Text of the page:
Campus Access Only

All rights reserved. This publication is intended for use solely by faculty, students, and staff of University of the Pacific. No part of this publication may be reproduced, distributed, or transmitted in any form or by any means, now known or later developed, including but not limited to photocopying, recording, or other electronic or mechanical methods, without the prior written permission of the author or the publisher.

Date of Award


Document Type

Dissertation - Pacific Access Restricted

Degree Name

Doctor of Education (Ed.D.)


Educational Administration and Leadership

First Advisor

Fred Muskal

First Committee Member

Dennis Brennan

Second Committee Member

Steven Davis

Third Committee Member

Ron Hoverstad


The purpose of this study was to identify and describe leadership styles and influence behavior tactics used by college deans with their faculty members. Each of the 104 faculty member respondents completed the Influence Behavior Questionnaire Target-2000 a questionnaire. The IBQ Target-2000 measured the use of influence behavior tactics by deans as interpreted by faculty members. The findings of the study concluded that deans lead and faculty members follow by way of differing influence behavior tactics. The findings suggest that, more times than not, the deans influence attempts resulted in complete commitment by the faculty members. It was also found that deans prefer to utilize certain influence behavior tactics more than others. Generally, deans used Rational persuasion, Consultation, and Inspiration tactics approximately twice as often as Exchange tactics, Personal appeals, and Pressure tactics. It was found that the dean's choice and use of influence behavior tactics are dependent, to some degree, on the faculty member's gender or academic status. Furthermore, it was concluded that deans from non-unionized colleges, small colleges and private colleges utilize differing types of influence behavior tactics than their counterparts at unionized, large, public colleges. Finally, it was concluded that deans utilize influence behavior tactics differently with tenured faculty than non-tenured faculty. The study raised some interesting questions that merit further inquiry and study. In summation, there is a perception among faculty members that deans do not use influence behavior tactics uniformly. Other relationships, theories, hypotheses or conclusions remain unsettled at this point in time.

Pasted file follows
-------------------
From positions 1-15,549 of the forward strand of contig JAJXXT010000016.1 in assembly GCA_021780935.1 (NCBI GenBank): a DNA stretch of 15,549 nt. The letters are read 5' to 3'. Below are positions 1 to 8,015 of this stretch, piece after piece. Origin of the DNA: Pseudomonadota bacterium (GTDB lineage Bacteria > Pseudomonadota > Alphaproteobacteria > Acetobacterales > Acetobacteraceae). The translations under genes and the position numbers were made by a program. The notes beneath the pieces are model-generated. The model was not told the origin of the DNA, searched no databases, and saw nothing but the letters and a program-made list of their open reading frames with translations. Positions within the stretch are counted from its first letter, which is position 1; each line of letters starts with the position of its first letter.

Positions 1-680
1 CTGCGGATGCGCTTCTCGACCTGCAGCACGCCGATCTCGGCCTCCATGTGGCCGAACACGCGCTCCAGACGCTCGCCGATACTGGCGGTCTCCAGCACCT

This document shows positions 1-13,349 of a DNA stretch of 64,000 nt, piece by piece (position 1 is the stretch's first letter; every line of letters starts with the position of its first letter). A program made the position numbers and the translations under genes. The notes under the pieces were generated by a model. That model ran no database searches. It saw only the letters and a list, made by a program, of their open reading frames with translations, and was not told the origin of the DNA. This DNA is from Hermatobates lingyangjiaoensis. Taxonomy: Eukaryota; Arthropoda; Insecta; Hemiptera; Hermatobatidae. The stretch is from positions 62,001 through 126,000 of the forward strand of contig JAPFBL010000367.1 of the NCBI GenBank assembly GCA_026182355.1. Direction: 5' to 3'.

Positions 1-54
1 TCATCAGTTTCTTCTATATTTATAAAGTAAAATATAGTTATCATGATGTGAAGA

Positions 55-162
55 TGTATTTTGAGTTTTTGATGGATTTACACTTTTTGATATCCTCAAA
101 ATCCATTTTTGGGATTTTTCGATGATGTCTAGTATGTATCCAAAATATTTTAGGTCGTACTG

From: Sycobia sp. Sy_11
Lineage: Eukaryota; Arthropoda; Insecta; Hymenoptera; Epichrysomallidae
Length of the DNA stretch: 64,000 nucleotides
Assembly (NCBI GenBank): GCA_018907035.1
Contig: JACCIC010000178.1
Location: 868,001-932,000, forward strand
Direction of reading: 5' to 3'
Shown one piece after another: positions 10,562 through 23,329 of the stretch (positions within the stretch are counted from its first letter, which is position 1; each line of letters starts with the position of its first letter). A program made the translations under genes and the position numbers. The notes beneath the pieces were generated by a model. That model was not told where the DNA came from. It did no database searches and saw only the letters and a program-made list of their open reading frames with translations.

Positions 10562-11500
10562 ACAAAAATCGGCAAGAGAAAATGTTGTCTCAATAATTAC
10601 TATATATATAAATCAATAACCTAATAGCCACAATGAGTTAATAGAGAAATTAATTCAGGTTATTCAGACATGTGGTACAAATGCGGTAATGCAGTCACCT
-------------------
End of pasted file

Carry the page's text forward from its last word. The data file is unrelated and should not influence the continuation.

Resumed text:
9780493155159 , 0493155155

To access this thesis/dissertation you must have a valid email address and log-in to Scholarly Commons.

Find in PacificSearch Find in ProQuest



If you are the author and would like to grant permission to make your work openly accessible, please email


Rights Statement

Rights Statement

In Copyright. URI:
This Item is protected by copyright and/or related rights. You are free to use this Item in any way that is permitted by the copyright and related rights legislation that applies to your use. For other uses you need to obtain permission from the rights-holder(s).